deficiency of what vitamin could lead to rickets, and what are its general functions vitamin D, Ca2+ levels in the blood, bone density, modulator of the immune system
What are the general functions of vitamin E Antioxidant, inhibits platelet aggregation, and enhances vasodilation
deficiency of what vitamin could lead to delayed blood clotting and hemorrhaging, and what are its general functions vitamin K, blood clotting, prevents calcification of soft tissue/ cartilage
What are the basic building blocks of a nucleotide phosphate group, amino acid base, and and a pentose group
what is the pentose called in RNA, DNA ribose, deoxyribose
what are the bonds beween the phosphate groups in a nucleotide, if there are more than one anydride bonds (high energy)
what are the possible base types in the nucleotide purine, pyramidine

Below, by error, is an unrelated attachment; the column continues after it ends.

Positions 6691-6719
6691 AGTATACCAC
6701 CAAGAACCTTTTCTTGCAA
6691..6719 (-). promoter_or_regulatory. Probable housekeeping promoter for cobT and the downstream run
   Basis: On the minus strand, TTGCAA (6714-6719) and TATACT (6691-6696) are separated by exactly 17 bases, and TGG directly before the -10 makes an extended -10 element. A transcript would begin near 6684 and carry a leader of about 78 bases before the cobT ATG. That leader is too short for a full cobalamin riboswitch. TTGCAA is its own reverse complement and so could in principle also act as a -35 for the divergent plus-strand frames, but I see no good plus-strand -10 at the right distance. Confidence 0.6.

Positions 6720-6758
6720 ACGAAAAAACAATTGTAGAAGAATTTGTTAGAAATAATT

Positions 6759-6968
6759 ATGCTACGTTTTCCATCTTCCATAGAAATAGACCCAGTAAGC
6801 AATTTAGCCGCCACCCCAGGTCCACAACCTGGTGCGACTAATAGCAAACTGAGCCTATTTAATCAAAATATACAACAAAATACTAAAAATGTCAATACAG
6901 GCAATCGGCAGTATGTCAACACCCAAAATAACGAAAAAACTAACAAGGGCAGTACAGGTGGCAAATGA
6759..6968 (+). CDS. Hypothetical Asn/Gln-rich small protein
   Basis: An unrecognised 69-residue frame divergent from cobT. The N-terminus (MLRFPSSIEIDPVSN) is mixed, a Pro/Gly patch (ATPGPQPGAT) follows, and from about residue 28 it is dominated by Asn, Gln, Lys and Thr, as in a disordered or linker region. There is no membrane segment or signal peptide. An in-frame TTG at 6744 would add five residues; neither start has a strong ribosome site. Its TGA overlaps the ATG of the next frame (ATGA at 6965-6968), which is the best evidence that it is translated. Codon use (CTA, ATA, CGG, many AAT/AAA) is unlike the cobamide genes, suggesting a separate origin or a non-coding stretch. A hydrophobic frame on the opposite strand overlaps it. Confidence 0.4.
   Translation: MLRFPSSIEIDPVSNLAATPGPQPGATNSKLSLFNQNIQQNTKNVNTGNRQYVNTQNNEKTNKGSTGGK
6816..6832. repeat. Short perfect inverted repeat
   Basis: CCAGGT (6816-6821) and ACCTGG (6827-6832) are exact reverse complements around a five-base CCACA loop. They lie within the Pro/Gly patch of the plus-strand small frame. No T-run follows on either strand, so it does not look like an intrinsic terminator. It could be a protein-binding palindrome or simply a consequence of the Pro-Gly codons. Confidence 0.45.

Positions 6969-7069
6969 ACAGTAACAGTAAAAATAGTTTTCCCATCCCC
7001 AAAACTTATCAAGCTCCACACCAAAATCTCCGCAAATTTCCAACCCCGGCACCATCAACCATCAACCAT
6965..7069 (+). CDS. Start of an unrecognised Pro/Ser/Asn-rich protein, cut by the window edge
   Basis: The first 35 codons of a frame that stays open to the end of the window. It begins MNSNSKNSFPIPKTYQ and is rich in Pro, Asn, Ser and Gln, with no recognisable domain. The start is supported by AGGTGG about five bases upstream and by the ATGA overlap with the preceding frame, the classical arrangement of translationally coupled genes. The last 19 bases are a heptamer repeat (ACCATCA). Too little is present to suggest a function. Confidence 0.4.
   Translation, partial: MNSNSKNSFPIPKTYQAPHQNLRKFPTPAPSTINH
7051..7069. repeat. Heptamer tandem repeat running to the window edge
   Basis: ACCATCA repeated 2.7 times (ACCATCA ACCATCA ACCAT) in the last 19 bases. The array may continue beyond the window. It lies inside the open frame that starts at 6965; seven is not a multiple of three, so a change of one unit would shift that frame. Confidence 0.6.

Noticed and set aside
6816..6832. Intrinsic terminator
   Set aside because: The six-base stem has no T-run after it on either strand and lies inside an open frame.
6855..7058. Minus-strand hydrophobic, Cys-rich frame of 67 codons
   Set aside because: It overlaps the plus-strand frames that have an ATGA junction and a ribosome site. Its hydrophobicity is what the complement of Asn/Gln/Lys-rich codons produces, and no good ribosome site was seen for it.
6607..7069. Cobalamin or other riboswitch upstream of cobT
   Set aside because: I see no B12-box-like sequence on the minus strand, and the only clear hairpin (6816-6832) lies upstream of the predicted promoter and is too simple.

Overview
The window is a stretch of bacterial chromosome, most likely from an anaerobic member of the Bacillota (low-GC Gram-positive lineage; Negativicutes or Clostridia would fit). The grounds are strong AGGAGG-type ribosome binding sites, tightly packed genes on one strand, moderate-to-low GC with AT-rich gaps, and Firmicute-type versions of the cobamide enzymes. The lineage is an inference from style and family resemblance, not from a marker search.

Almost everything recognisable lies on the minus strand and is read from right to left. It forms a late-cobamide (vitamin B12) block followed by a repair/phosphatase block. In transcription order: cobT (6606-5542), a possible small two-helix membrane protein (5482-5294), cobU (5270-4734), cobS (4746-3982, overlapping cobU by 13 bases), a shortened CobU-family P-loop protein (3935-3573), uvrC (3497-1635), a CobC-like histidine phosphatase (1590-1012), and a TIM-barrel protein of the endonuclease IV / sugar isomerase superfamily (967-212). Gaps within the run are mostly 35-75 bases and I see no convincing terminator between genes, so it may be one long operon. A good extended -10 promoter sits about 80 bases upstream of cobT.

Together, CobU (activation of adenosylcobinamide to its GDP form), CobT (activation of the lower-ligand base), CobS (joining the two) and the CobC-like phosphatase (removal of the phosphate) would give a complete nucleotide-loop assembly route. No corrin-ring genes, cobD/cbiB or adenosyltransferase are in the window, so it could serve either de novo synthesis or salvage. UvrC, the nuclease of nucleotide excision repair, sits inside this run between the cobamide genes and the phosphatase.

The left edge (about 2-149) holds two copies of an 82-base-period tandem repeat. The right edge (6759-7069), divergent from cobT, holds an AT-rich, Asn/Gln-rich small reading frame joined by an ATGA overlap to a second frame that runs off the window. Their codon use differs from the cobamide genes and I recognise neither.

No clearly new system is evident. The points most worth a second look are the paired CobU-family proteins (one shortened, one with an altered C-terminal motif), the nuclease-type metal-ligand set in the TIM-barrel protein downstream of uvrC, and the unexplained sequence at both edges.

what are the possible pyramidines, purines pyramidines: cytosine, thymine (dna), uracil (rna) purines: adenine, guanine
what are the basic functions of nucleotides building blocks for DNA or RNA synthesis, energy currency in biological systems (ATP), chemical links in hormonal signals, structural components of several coenzymes
What are examples of the coenzymes of which nucleotides are a part NAD+, FAD, coenzyme A
what are the bonds that link successive nueotides in nuceic acids phosphodiester bonds
What is the way to tell apart the 5' end from the 3' end in nucleic acids 5' has the phosphate group, 3' has the -OH
What are the ways complementary strands of DNA are stabilized when they are bonded together hydrogen bonds stabilize double stranded structure between strands, hydrophobic interaction stabilizes between adjacent bases within each strand
Who published the discovery of DNA, and when was it published 1953 James Watson and Francis Crick
when was the Nobel prize awarded for the discovery, and to whom 1962, Wason, Crick, and Maurice Wilkins
what are mutations in genes inherited changes in the nucleotide sequence of DNA